Celebrating a Century
I haven’t attended many 100th birthday parties. Okay, I haven’t gone to any—up until this week, anyway. And the guest of honor is very special to me.
This week marks the centennial of Arizona’s statehood.
Of all the stories we’ve heard about Abraham Lincoln, one that seems to slip through the cracks is the fact that he signed the Arizona Organic Act in 1863. The act provided for the creation of a new territory, and the citizens of Arizona spent the next 49 years working to achieve statehood. That dream was finally realized when President William Howard Taft signed the declaration making Arizona a state on February 14, 1912, and giving Arizonans one more reason to celebrate Valentine’s Day.
My family missed being part of that historic occasion, but not by much. My grandparents left Kansas and settled in Arizona in 1917, when the state was only five years old. My grandfather came out first, establishing a dairy farm near what is now 47th Avenue and Thomas Road in Phoenix. My grandmother followed several months later, making the journey by train with a 4-year-old son, a 2-year-old daughter . . . and only 3 weeks away from giving birth to my father, the first Arizona native in our family tree.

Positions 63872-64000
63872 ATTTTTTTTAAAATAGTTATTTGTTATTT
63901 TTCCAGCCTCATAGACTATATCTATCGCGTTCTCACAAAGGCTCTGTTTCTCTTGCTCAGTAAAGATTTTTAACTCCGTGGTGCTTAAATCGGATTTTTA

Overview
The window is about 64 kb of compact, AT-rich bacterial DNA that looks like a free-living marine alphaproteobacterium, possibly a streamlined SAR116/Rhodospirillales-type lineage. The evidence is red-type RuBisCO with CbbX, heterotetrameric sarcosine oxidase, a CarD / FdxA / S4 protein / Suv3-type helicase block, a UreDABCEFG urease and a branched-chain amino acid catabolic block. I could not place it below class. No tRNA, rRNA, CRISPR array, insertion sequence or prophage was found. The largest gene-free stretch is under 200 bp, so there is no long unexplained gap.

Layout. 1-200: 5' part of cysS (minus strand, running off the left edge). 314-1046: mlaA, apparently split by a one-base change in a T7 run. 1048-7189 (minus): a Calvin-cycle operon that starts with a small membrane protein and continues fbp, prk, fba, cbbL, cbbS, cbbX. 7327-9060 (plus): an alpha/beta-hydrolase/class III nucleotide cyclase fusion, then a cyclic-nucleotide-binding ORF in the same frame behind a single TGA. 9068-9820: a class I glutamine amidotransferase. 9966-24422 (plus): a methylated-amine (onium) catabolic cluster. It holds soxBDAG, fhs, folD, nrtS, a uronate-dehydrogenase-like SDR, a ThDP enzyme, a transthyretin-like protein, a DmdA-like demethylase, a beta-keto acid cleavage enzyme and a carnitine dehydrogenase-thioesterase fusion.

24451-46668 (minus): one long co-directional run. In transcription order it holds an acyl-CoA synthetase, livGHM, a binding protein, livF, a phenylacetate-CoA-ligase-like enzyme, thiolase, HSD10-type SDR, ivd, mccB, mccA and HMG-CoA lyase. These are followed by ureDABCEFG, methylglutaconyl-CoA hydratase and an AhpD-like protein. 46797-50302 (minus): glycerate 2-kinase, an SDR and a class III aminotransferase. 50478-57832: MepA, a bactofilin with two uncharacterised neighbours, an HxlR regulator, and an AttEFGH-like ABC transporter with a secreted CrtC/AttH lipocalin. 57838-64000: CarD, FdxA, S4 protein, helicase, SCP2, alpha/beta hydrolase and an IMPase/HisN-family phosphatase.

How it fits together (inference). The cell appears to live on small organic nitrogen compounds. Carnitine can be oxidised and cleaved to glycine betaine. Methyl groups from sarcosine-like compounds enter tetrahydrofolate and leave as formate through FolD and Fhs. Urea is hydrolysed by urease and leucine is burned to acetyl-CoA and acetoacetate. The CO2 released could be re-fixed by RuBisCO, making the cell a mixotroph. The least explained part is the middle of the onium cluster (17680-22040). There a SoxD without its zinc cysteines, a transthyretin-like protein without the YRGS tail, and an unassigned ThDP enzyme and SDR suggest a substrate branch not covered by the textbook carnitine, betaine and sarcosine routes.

In my own little corner of northern Arizona, it seemed that flags, balloons, and banners were everywhere, making sure no one could miss the fact that it was a day of special note. Prescott, the first territorial capital, marked the occasion by planting a Centennial Tree on the west side of the courthouse plaza . . .
. . . matching the placement of the Statehood Tree on the plaza’s east side.
State flags lined the walkway to the courthouse building.
After writing a number of stories chronicling Arizona’s road to statehood, the plaza is a place that’s dear to my heart. I walked between the rows of flags, studying the events noted in the timeline etched into the concrete walk.
I thought of the intrepid men and women who came out to an untamed wilderness and made it their home. People who left the familiar behind to follow the dream of a better life. It reminded me of what Paul wrote to the believers in Philippi and Corinth, when he talked about “forgetting what is behind and straining toward what is ahead ” in order to reach our goal, an eternal home in heaven, not built by human hands.
My grandparents may not have been here from the beginning of Arizona’s statehood, but they embodied those same traits, and passed their love of the state down to the generations that followed. Now that I have grandchildren of my own, that makes five generations of my family who have lived here. I hope I can instill that same pride in our Arizona heritage in those who come after me. More importantly, I want to pass along a spiritual heritage that can be theirs as well.
With so much of my family’s history connected with this state, it was an honor to be able to celebrate this red-letter day in Arizona history.
Happy Birthday, Arizona!